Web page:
Run direction assignment
where nP and nAP are the number of poleward and anti-poleward moving frames in the window, respectively. Frames with Si≥−S* were assigned the label poleward, and those with Si≥S* were assigned the label anti-poleward. We found S*=0.25 and w=7 to be effective. Frames not meeting either criterion were considered directionless. The algorithm is conservative in the sense that frames close to a switch in direction are not included in a run (see excluded regions in Fig. 1E,F).
To identify segments of tracks with persistent movement in one direction – we called these runs – we located sets of L consecutive frames with the same label, either poleward or anti-poleward, where (see example in Fig. 1E). We found the criteria and to be reasonable, corresponding to runs of 10 to 20 s. To ensure that only kinetochores making directed movements, as opposed to random diffusion, contributed to statistics, we filtered out all tracks that did not have at least one run of 10–20 s. A maximum run length was imposed to exclude tracks that drifted in one direction throughout; typically these did not exhibit oscillations and their movement was likely driven by different processes.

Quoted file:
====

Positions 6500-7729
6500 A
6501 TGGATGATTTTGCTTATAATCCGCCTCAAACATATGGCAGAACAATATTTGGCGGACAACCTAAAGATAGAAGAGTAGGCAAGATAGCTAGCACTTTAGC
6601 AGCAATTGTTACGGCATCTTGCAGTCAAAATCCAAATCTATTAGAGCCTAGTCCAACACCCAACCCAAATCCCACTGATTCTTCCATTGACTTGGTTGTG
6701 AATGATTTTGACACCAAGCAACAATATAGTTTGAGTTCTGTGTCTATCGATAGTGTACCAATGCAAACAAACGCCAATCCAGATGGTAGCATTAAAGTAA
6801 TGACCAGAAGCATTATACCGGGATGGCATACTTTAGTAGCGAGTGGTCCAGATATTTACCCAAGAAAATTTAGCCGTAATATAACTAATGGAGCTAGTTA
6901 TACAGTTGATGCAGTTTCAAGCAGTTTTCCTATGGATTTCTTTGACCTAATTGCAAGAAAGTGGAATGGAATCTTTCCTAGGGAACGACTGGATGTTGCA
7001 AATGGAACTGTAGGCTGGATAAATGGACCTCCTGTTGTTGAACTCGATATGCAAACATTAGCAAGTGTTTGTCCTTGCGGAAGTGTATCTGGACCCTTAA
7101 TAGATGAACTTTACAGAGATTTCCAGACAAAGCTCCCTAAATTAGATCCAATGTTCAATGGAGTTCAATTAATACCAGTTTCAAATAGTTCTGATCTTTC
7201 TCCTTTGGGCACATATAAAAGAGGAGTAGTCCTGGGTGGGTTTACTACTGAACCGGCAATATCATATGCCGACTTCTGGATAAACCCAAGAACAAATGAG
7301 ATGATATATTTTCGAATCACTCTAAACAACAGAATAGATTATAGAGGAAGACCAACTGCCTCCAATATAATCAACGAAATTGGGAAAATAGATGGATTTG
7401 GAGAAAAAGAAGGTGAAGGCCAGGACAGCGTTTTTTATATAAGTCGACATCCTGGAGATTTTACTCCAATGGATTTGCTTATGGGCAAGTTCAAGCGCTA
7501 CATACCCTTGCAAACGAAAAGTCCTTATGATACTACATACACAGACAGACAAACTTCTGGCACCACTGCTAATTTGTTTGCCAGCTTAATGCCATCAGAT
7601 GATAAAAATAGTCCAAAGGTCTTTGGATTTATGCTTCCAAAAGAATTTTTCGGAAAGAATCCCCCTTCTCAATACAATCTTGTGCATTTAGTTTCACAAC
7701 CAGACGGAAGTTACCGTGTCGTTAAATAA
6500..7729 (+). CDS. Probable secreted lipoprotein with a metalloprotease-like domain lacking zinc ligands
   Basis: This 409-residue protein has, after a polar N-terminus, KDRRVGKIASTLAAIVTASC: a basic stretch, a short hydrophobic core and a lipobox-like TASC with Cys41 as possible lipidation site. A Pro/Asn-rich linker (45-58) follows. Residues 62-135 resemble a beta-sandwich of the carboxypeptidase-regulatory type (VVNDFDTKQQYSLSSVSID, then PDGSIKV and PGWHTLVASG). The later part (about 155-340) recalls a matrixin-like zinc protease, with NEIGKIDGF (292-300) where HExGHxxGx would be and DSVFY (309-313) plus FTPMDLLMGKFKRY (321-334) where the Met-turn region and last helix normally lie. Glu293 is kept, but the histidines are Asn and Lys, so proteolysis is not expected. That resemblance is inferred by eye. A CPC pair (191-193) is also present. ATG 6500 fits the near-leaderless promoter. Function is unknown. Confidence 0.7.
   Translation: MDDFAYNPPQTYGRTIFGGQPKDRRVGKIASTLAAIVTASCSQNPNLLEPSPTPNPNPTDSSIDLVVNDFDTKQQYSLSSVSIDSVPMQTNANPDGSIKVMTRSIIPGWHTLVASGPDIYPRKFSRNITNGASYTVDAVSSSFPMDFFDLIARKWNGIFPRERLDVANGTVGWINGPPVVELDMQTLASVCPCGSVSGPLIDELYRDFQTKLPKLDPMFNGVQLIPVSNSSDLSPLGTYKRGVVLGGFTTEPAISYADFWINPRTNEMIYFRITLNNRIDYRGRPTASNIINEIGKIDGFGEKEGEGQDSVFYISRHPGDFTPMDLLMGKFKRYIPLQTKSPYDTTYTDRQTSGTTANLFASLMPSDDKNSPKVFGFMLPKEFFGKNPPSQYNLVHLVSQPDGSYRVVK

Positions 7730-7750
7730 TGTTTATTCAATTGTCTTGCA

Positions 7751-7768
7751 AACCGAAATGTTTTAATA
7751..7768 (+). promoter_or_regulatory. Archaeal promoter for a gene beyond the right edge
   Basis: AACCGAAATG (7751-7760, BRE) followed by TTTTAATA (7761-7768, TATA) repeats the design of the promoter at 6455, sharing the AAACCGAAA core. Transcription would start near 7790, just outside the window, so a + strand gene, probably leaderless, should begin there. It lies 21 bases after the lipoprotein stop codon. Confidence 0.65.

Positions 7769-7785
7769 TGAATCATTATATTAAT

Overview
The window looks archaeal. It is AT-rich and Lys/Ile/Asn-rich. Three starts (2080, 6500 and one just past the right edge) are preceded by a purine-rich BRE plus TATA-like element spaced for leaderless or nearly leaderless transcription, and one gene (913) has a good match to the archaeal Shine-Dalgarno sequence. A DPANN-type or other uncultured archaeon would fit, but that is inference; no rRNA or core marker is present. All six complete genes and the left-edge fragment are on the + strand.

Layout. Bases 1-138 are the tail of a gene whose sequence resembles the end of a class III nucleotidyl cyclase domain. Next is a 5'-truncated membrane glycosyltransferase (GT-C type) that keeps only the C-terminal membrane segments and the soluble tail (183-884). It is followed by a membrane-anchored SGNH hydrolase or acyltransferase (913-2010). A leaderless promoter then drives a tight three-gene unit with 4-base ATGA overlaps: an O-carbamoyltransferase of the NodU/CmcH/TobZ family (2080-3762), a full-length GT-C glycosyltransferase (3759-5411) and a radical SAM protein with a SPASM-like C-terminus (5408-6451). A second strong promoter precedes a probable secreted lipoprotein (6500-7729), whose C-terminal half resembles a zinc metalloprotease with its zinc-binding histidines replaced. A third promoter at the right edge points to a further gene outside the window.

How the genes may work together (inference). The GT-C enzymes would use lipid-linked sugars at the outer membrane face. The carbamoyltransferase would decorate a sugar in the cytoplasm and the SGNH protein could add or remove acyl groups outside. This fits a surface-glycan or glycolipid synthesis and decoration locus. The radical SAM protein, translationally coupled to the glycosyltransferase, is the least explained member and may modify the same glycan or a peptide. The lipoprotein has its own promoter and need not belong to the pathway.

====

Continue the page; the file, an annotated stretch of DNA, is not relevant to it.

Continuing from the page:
We identified EB3 bursts by searching for peaks in the fluorescence intensity by using the following algorithm: Denote the intensity signal during the run as I(t), where t is the set of discrete time points at which the signal is measured. Let ID(t) be the result of a maximum filter of window size w applied to I(t). The location of local maxima are then the points such that I(t)−ID(t)=0. Then estimate the background mean and variance from the remaining signal, that is the non-local maxima points. Estimate the signal mean and variance from a window of size w around each maximum. Test each maximum against the background using a t-test, assuming equal variance against a threshold α/n, where n is the number of maxima [division by n applies the Bonferroni correction for multiple testing to reduce false positive rate (Hochberg and Tamhane, 1987)], to accept maxima at the 1−α significance level. In this study, we have used w=5 and α=0.01. The assumption of equal variance for the t-test was justified by an F-test, which failed to reject the null hypothesis of equal variances.